When introducing Thompson, Judge Quinones talked about meeting her 12 years ago on a MetroNorth train while both were on the way Upstate to a conference and how the two became fast friends. One of the things Quinones said that she likes best about Thompson is her ability to inspire people with her speeches and use of acronyms.
Judge Quinones then explained that Thompson has an acronym for getting through the COVID-19 pandemic — BREATHE, or breathe, rest, eat well, ask for help, take breaks, humor and exercise. She then recalled a time that Thompson spoke to a group of teenage girls at a program sponsored by the National Association of Women Judges.
“She whipped up FIERCE overnight,” Judge Quinones said. “She walked in and said, my advice to you ladies is to be FIERCE. Focused, idealistic, eager to learn, ready, considerate, excuses — don’t make them.”
Judge Quinones then shared an acronym that she herself came up with for the installation to describe Thompson — MADAM PRESIDENT, or multitasker, artful communicator, diplomatic, ambitious, mover and shaker … positive, resourceful, energetic, supportive, inviting, diligent, enthusiastic, nimble witted, tireless and tenacious.
After Thompson was officially sworn in as president, she shared her theme for her presidency, “40 and Faithful to the Mission,” and outlined her goals for the year.
“I propose that we as WBASNY can maintain our forward momentum by preserving our legacy and leveraging our strength,” Thompson said.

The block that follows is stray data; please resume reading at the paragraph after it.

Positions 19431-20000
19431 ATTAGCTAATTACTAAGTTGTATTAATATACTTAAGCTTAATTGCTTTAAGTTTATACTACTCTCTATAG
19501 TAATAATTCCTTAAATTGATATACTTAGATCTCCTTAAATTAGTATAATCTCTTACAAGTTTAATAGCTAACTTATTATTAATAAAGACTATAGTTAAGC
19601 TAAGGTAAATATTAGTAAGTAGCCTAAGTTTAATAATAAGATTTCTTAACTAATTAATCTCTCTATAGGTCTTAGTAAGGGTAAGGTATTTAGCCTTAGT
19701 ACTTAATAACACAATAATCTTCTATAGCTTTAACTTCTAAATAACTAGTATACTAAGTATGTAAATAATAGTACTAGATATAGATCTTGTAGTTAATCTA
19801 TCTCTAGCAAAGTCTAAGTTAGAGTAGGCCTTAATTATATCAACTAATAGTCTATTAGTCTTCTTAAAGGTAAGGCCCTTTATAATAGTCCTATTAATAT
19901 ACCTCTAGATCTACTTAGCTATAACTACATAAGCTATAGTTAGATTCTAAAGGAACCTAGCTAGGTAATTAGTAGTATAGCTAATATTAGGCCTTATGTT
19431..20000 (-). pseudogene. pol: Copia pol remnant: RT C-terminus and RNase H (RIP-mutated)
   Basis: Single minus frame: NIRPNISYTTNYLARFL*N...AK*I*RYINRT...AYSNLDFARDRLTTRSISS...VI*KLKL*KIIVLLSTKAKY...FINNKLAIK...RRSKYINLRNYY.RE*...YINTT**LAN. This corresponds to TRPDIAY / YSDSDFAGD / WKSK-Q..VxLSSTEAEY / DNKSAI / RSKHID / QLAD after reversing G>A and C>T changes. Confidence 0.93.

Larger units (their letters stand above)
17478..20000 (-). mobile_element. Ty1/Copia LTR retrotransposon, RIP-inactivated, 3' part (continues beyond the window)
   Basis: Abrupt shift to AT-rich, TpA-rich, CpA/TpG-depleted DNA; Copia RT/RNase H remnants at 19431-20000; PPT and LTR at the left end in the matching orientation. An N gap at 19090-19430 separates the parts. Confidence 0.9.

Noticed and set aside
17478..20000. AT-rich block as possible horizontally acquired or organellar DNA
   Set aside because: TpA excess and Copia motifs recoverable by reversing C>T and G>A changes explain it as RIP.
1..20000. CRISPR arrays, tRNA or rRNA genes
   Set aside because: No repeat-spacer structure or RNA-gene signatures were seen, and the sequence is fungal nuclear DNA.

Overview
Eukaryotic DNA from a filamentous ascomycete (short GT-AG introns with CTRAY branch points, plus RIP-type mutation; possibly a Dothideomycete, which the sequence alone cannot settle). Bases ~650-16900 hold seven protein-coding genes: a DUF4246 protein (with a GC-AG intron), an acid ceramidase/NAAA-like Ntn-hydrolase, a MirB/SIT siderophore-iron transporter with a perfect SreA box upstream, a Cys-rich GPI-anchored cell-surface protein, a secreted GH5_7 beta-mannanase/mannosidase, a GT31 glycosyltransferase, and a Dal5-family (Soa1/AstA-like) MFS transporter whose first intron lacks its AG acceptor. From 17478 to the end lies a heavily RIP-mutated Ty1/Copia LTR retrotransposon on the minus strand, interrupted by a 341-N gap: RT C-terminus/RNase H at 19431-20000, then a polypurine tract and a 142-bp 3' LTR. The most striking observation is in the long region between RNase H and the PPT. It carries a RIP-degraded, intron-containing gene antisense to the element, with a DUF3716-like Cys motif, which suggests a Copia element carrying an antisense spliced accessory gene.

Thompson is a former journalist who currently works as an assistant general counsel at the NYC Office of Administrative Trials and Hearings and who previously served as the deputy commissioner of the public administrator in Manhattan. She explained that as a journalist, she learned about the importance of firsthand voices, and then announced her major program for the upcoming year — the POLL program, another acronym.
“I am introducing an initiative called, ‘preserving our living legacy’ or our POLL Project,” Thompson said. “A poll will be distributed to each chapter president every year, and it will give them the opportunity to record and highlight the achievements of her individual term. It will help us better understand our story, who we are, and where we came from. Then we will use that story as a guide to propel us forward into the 21st century and beyond.”
The event ended with a brief speech by Jawan Finley, who pointed out that Thompson is only the second Black president in WBASNY’s history, Justice Andrea Phoenix from Nassau County being the first, and said that being second can often be tougher than being first.
“Justice Rivera was the second Hispanic to sit on the Court of Appeals,” Finley said. “Joy Thompson is the second African-American to serve as the president of WBASNY. Joy, you stand on some huge shoulders. Justice Phoenix is a fine example of a president, of a leader.
The second person has to meet all of the challenges of the first and surpass them, but I know you will do just that. I know you will answer Justice Rivera’s call to action.”